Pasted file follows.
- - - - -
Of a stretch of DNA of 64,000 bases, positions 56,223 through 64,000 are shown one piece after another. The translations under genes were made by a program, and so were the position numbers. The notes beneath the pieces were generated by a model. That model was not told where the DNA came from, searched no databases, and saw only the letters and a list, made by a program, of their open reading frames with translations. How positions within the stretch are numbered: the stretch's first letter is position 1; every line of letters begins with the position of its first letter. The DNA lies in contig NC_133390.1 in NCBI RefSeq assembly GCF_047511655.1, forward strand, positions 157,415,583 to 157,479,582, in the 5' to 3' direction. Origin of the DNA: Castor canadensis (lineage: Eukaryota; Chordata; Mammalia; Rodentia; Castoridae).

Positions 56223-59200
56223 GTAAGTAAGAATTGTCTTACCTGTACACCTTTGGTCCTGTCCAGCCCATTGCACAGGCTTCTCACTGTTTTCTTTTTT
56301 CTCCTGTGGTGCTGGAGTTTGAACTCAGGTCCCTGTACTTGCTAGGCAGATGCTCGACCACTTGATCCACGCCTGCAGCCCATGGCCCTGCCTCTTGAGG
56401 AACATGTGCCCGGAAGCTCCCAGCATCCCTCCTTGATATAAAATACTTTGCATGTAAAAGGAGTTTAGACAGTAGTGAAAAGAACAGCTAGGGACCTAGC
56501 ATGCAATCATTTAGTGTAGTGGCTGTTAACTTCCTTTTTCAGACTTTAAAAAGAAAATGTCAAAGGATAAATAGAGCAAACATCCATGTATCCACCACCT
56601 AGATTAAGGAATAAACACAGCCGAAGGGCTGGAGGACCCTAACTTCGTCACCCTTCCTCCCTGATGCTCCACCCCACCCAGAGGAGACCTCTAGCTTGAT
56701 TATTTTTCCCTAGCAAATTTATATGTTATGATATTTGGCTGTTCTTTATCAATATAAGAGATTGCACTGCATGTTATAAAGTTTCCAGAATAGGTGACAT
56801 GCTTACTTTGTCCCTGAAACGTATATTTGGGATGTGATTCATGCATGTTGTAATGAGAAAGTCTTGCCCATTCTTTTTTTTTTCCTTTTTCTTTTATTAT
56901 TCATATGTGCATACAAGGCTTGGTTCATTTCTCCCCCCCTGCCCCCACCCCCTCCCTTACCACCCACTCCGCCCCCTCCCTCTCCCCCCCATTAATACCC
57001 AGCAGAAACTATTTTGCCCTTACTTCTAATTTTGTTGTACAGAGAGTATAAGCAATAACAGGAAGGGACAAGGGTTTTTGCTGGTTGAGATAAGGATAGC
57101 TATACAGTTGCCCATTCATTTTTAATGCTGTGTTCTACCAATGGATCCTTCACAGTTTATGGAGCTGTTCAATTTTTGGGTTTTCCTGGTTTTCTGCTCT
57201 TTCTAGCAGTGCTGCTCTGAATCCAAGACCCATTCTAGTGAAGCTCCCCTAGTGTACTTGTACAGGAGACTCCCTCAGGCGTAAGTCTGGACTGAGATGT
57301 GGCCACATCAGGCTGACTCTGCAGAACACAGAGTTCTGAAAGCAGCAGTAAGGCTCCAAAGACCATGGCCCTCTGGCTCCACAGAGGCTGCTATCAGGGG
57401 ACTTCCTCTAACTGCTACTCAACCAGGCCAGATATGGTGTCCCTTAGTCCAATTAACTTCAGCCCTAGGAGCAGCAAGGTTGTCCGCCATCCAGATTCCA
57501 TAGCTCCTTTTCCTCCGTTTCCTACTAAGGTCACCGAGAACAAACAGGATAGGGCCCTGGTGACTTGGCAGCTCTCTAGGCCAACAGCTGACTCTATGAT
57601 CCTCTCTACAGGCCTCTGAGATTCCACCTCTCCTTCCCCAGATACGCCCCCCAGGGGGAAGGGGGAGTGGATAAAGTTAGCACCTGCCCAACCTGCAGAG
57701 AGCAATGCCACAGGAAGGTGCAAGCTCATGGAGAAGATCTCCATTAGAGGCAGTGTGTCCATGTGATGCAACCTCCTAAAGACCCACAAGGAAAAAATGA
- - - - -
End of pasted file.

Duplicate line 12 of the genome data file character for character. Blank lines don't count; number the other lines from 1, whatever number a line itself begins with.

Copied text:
57101 TATACAGTTGCCCATTCATTTTTAATGCTGTGTTCTACCAATGGATCCTTCACAGTTTATGGAGCTGTTCAATTTTTGGGTTTTCCTGGTTTTCTGCTCT